Big business, political elites used the same playbook against Pro Rep in 1992
By Kate Williamson, guest writer


I’m a New Zealander living in Vancouver, and I’ve been watching the anti-Pro Rep campaign in B.C. with intense and unenjoyable deja vu.

Before I explain that, some history: New Zealand, like B.C., used to vote under the FPTP (First Past The Post) system. It would go like this: every few years we’d have an election and one of two parties would win. There were only two parties that you could seriously vote for – any other vote was wasted. Sometimes it would be the same party, over and over again, for years. We would swing from National – think the NZ version of the Liberals – to Labour – think our NDP.

Over the decades they swapped power until they became like two giant, gassy blimps floating in the sky above us, barely connected to us except by a thin tether. They got their funding from other sources – businesses, unions and lobbyists. The electorate – “us” – was changing but they weren’t, really. They didn’t have to. They had the longevity. They knew how to play the game.

Then in 1992 the NZ government decided to have a referendum on Proportional Representation. I want to be clear: THEY DIDN’T WANT TO. The government of the day had to come under intense public pressure before they’d agree. And once they decided, yes, we’re going to do this – like here, a lot of money began to pour into the anti-Pro Rep campaign from the business community.

Business as a rule is conservative – they like certainty. They like to know who they can call, who they can pressure, who to donate to. Called, innocuously, the “Campaign for Better Government,” their movement was led by Peter Shirtcliffe who was CEO of NZ’s largest telecom company.

Shirtcliffe’s campaign spent more than $1.5 million New Zealand dollars – the equivalent of more than two million Canadian dollars today. (The pro-reform group was a grassroots effort with just over $100,000.) The anti-reform campaign had a few different knives to wield against Pro Rep, and they used them all, like ruthless political ninjas:


“It would put enormous stresses and strains [on the economy]” declared Peter Shirtcliffe, trying to scare the crap out of everyone who needed a job to survive. “It would bring economic ruin,” a former finance minister chimed in.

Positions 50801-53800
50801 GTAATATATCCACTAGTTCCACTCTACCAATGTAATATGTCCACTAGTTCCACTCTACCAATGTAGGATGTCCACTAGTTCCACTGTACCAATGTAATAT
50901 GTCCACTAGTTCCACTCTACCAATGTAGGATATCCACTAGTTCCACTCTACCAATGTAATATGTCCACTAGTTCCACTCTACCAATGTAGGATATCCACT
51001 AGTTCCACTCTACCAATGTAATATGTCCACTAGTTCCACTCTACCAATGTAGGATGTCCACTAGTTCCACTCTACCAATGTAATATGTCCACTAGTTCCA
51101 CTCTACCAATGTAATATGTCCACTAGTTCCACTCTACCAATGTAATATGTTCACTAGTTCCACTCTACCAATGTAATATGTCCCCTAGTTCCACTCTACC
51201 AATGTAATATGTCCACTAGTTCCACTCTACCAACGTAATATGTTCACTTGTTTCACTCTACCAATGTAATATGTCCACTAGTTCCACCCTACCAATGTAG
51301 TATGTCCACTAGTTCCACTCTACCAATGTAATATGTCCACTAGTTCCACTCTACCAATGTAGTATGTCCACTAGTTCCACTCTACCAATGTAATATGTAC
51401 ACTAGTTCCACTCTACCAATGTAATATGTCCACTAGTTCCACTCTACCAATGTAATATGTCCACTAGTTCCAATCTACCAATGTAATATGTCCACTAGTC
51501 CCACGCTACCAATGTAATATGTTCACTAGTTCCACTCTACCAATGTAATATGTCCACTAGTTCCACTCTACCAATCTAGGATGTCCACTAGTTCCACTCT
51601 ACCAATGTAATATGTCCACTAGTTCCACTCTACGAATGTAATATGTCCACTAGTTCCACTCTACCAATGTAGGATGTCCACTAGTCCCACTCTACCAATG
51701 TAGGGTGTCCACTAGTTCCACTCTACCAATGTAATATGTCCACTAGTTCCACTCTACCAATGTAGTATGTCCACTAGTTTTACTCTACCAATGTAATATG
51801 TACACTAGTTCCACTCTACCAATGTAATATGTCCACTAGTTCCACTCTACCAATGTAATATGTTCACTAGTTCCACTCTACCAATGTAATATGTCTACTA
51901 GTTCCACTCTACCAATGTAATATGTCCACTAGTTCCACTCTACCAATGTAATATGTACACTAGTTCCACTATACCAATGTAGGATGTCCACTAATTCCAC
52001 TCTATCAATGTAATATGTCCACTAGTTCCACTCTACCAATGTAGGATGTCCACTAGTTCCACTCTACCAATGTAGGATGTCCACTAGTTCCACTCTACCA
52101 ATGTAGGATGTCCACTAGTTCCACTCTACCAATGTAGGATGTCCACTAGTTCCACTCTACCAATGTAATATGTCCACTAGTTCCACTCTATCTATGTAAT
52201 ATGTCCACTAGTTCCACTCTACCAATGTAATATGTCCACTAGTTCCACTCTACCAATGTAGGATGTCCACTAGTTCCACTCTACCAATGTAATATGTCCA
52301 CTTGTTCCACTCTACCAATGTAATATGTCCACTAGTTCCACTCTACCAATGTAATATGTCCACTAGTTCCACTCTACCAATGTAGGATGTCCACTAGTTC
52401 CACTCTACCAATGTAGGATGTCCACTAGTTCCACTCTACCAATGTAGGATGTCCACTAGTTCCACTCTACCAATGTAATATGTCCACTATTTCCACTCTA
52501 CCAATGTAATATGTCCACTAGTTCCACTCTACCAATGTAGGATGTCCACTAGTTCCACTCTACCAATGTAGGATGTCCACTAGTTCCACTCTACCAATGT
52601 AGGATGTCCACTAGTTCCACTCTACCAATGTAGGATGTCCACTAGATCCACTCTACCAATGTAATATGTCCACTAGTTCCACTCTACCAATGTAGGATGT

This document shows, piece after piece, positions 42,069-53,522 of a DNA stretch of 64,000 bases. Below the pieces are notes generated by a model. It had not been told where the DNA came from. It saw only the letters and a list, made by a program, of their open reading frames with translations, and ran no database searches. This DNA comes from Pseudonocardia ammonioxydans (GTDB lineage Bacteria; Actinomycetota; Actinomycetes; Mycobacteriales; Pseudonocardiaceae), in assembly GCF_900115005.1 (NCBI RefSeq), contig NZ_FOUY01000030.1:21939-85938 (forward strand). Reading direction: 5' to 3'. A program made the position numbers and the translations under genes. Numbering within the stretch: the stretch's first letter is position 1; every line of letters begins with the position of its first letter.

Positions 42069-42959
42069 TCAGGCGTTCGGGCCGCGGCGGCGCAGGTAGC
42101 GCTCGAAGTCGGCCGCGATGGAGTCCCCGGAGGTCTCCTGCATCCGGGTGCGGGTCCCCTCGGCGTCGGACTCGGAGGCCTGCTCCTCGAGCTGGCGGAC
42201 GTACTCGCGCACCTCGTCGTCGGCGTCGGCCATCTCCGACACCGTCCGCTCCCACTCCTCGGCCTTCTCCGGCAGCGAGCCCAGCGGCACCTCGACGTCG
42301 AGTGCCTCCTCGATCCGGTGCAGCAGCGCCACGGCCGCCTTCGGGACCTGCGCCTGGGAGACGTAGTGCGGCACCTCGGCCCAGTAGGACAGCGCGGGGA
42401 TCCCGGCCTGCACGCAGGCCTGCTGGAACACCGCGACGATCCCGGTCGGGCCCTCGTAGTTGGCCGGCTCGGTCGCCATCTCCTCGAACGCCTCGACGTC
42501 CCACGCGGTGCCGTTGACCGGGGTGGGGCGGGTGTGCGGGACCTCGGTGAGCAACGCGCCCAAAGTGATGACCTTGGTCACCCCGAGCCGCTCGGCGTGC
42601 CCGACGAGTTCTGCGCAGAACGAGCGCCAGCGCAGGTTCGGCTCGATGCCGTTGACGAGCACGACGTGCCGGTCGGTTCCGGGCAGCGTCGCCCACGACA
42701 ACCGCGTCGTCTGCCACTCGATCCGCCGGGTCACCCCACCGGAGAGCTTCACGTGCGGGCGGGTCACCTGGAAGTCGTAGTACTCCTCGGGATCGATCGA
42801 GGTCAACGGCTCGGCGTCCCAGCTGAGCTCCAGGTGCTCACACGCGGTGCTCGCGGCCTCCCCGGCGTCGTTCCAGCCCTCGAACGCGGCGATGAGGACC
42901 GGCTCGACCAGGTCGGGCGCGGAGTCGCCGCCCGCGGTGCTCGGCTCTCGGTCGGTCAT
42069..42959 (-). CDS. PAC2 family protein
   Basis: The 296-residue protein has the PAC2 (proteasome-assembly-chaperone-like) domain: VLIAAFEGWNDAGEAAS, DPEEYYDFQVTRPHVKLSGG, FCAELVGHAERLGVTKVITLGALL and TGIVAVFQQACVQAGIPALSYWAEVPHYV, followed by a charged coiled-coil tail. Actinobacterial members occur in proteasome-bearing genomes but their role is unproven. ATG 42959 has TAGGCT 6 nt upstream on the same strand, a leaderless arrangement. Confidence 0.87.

One establishment politician said it would be a ‘disaster for democracy’. I remember people being worried one of our fringe religious parties would win government and force us all to follow their beliefs OMG THE SKY IS FALLING.


The new system meant more MPs. “Do you REALLY want to pay for more politicians??” the anti-Pro Rep campaign cried, grimly clutching their bank statements.

To be honest, all this doom totally worked on me. I was a 20-year-old student at the time, looking to start my career, and I really believed Peter Shirtcliffe when he said our economy would die, basically, the moment Pro Rep came in. Like the MOMENT it came in, investment would flee the country in a huge wave, desperately seeking some other safer country to crash onto.

I voted FPTP.

Luckily, my side lost. As it turned out, I was in the 15 per cent that voted to keep it. (I didn’t tell anyone cos it was really embarrassing).

Pro Rep came in (New Zealanders chose MMP on the second part of the ballot) and … the world did not end. The economy did not collapse. We were not all forced into a fundamentalist cult. It was. Okay.

New Zealand Pro Rep Cartoon

Outspent and outgunned, the campaign for Pro Rep in New Zealand managed to pull off a classic David-and-Goliath referendum victory.

Has Pro Rep changed the political system for the better? I would argue yes. It’s not perfect but yes, it’s better. It’s created a much more diverse Parliament which means that new, fresh ideas have a better chance of being heard. NZers voted to keep it in 2011 in a second referendum on Pro Rep. That speaks volumes.

I’m now a Canadian citizen and will be voting in my second Pro Rep referendum in November. I’m a lot older, sort of wiser in some ways, and definitely not so easily scared by fearmongers. What I am convinced by is the evidence I’ve seen at home in NZ – of Pro Rep actually working in real life. I think Pro Rep would be a great fit for this province that I love. That’s why in this referendum, I’ll be voting for Pro Rep.

Kate Williamson has lived in Vancouver since 2002 and has the worn-out rainboots to prove it.